istock by the Forward

Darkness is the absence of recognition

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“Moses held out his arm toward the sky and thick darkness descended upon all the land of Egypt for three days. People could not see one another, and for three days no one could get up from where he was.” (Exodus 10:22-23)

When he was twelve, Aryeh Even hid with his mother and brother in basements and barns; that’s how the three of them escaped deportation to Mauthausen. When Aryeh Even died last week in Shaare Zedek hospital in Jerusalem, at 88, his family was not with him, because he had the virus. Rachel Gemara, his nurse on the ward, saw his last moments:

The Talmud describes a scholar named Honi-the-Circlemaker who slept for 70 years. When he woke, a man out of time, he could find no one to study with, and he died. “Either companionship or death,” the sage Raba concludes. Elsewhere, the Talmud tells of two friends and study partners, Rabbi Yohanan and Reish Lakish. After Reish Lakish died, Johanan could not be consoled, “he went on rending his clothes and weeping, “Where are you, son of Lakish?” The Rabbis prayed for him, and he died.”

What made Egypt’s darkness into an affliction was that, for days, no Egyptian could see, or “get up from where he was” to be with anyone else. “It is not good for a person to be alone,” God says in Genesis. It is a plague to be alone, God says in Exodus.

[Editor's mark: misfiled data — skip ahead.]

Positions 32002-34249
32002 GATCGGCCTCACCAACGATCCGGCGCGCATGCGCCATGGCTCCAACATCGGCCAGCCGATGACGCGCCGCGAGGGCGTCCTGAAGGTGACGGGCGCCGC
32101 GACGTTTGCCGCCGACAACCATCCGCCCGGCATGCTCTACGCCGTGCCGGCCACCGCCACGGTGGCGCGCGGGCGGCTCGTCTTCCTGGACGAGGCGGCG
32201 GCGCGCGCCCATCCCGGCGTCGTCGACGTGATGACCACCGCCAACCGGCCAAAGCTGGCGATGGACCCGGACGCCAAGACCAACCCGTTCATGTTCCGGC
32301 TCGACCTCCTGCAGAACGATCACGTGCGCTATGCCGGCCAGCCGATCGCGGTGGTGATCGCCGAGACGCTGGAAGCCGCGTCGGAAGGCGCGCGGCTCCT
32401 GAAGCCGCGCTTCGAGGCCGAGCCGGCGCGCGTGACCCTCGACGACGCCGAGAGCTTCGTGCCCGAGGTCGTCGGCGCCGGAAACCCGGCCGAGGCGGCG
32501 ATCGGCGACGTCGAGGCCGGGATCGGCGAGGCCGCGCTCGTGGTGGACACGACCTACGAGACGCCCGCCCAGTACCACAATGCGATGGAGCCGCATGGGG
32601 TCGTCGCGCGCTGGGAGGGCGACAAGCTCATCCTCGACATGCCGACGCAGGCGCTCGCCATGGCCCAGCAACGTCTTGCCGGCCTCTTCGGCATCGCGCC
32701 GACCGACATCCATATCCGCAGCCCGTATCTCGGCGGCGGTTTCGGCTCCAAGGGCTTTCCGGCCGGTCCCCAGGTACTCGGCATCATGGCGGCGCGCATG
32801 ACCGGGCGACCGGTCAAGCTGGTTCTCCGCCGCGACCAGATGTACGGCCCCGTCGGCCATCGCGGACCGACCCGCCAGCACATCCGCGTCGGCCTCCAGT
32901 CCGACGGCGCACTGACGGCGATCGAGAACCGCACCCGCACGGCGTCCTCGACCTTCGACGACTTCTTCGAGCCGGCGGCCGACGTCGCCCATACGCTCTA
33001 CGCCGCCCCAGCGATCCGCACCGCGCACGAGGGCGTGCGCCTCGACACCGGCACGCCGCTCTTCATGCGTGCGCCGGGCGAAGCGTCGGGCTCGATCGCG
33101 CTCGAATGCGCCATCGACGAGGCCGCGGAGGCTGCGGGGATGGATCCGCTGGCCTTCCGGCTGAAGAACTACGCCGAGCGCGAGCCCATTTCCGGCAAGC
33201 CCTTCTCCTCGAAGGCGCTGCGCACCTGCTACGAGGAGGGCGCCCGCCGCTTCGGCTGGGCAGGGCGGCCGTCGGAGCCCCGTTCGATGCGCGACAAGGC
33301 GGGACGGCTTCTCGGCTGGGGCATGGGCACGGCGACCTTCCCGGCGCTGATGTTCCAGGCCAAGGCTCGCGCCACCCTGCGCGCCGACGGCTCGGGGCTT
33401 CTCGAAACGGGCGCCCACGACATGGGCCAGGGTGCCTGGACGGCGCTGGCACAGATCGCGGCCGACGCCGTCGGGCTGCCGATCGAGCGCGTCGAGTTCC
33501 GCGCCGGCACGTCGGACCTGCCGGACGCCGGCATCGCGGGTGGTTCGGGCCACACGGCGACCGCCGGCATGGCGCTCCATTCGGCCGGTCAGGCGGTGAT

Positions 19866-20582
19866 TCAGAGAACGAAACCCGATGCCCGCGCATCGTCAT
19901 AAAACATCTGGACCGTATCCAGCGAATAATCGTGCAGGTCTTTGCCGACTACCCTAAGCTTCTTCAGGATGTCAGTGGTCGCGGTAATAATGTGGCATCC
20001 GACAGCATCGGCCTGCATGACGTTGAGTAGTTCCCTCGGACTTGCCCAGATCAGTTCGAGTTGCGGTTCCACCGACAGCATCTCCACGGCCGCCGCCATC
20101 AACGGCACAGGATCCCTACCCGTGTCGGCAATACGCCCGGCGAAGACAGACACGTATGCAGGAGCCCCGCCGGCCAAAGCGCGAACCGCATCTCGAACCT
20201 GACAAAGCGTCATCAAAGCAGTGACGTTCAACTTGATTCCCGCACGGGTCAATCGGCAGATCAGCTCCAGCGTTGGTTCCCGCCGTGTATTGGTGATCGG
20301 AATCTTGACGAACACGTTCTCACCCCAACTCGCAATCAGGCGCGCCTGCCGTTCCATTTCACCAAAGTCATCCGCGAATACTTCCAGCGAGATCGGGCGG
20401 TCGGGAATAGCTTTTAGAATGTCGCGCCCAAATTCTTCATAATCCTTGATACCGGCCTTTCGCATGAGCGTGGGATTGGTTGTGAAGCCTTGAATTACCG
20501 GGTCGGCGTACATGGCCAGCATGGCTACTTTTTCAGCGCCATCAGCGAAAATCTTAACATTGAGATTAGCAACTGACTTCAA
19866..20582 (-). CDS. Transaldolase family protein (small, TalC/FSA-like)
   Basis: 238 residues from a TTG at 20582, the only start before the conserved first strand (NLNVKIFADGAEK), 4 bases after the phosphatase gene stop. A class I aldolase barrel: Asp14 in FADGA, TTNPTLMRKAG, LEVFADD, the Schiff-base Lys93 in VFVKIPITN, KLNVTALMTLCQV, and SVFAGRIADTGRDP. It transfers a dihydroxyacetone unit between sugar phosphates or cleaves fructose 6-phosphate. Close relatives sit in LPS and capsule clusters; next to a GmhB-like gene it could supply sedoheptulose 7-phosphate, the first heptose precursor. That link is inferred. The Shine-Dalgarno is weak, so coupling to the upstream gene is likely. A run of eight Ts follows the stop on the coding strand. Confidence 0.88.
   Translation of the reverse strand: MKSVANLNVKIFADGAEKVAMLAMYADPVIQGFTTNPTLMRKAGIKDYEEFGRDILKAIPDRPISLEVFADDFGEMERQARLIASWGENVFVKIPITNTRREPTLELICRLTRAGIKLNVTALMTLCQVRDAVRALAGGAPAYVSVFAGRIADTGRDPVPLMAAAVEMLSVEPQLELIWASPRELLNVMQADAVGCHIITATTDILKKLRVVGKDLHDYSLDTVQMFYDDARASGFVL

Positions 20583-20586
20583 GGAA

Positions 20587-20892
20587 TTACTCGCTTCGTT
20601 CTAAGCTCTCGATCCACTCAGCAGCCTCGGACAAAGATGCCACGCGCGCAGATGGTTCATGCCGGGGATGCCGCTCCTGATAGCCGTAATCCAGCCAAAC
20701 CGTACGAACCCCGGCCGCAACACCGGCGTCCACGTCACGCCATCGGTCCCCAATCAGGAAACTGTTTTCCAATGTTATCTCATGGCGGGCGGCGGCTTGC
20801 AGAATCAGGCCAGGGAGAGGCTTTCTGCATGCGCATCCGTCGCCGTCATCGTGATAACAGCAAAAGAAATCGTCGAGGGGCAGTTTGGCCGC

This all seems obvious enough — clear as the light of day — in this odd time of quarantine and distance, when visiting friends is forbidden and making the Seder with your parents could kill them.

So obvious, that it is hard even to remember that only months ago, kids of families seeking asylum in America were taken from their parents, and that only weeks ago, Israel’s Population and Immigration Authority was preparing to exile back to Ethiopia the undocumented-immigrant father of a twelve-year old from Petach Tikvah named Yoel Tagan, and that only days ago I walked past the guy who sleeps on a bench on the boulevard and didn’t give him a second thought.

This is one in a series of pieces on Passover during coronavirus. Read the rest of the series here.

Noah Efron is the host of TLV1’s “The Promised Podcast” and is a professor of history and philosophy of science at Bar Ilan University. He has served on the City Council of Tel Aviv-Jaffa.

The views and opinions expressed in this article are the author’s own and do not necessarily reflect those of the Forward.


Darkness is the absence of recognition

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Darkness is the absence of recognition

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